What you have is a basic civil engineering problem. You might calculate a sheer and moment diagram, look up all the material properties, and calculate the failure points of all the components. In the case of an antenna, the most significant force is usually wind, and the objective is to make it strong enough that the structure doesn't blow over. It gets quite complex however.
Instead you may opt to employ "That Looks About Right" (TLAR) engineering principles, where you look at other things that have worked, combine some experience and intuition, and come up with something about right. You might look at the ROHN H20 push-up mast guy plan. The H20 has a maximum height of 19.25 feet, so not unlike your pole.
Here you can see the top set of wires is up about 19 feet, and is 18 feet away from the base. The drawing is not to scale. ROHN also has a 2nd set of wires at the midpoint. Since this is a push-up mast it's in two sections, so this is unavoidable. If you have a single 20 foot pole you might do without, depending on the rigidity of your pole and maximum wind load.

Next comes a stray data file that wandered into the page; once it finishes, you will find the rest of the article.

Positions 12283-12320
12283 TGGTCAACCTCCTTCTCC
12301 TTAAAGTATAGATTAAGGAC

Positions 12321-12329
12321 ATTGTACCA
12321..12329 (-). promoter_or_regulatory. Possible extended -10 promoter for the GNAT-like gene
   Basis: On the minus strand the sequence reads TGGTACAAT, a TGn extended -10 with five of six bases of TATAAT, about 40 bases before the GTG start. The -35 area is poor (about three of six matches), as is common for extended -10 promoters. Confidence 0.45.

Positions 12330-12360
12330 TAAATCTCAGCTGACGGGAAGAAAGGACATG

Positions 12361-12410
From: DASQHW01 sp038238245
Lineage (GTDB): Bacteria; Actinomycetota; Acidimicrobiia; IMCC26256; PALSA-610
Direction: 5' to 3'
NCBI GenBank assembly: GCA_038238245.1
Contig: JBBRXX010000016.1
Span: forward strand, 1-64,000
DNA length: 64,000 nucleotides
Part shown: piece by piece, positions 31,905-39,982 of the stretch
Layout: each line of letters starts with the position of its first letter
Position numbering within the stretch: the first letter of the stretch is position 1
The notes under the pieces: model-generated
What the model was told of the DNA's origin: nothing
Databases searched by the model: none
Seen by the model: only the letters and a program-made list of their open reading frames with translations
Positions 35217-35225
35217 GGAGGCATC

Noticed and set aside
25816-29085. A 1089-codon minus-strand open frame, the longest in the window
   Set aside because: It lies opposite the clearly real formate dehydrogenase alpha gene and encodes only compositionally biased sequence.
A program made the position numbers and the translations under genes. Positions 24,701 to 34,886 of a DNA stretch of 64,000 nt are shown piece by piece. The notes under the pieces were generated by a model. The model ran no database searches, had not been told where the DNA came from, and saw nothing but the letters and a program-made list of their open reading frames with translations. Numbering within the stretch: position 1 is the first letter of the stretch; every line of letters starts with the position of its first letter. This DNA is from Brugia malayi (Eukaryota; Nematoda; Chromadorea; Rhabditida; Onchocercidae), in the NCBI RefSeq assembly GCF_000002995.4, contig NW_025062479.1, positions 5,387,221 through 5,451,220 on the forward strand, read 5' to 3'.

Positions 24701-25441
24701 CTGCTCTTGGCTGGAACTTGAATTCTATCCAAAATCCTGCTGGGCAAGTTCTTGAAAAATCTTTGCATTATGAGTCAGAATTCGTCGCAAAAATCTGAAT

Generally you would not want to bring the anchor point closer to the base than this. You propose having the anchor point only 3 feet away from the base, and I think that's only marginally better than no guying at all.
Consider, the wind wants to blow the pole over (blue). That force is countered by two others: tension on the guy wire (green), and compression on the mast (red). There is potentially also a bending moment if the mast is connected rigidly to the ground, through for simplicity I've omitted it here. All the forces must be balanced if the mast is to remain stationary.
As you can see, in the left example with a steep angle there is significantly more force on the guy wire and the mast for the same wind load.
As a rule of thumb, anchor points about as far away from the base as the pole is high is a good compromise between strength and minimizing wire length and footprint.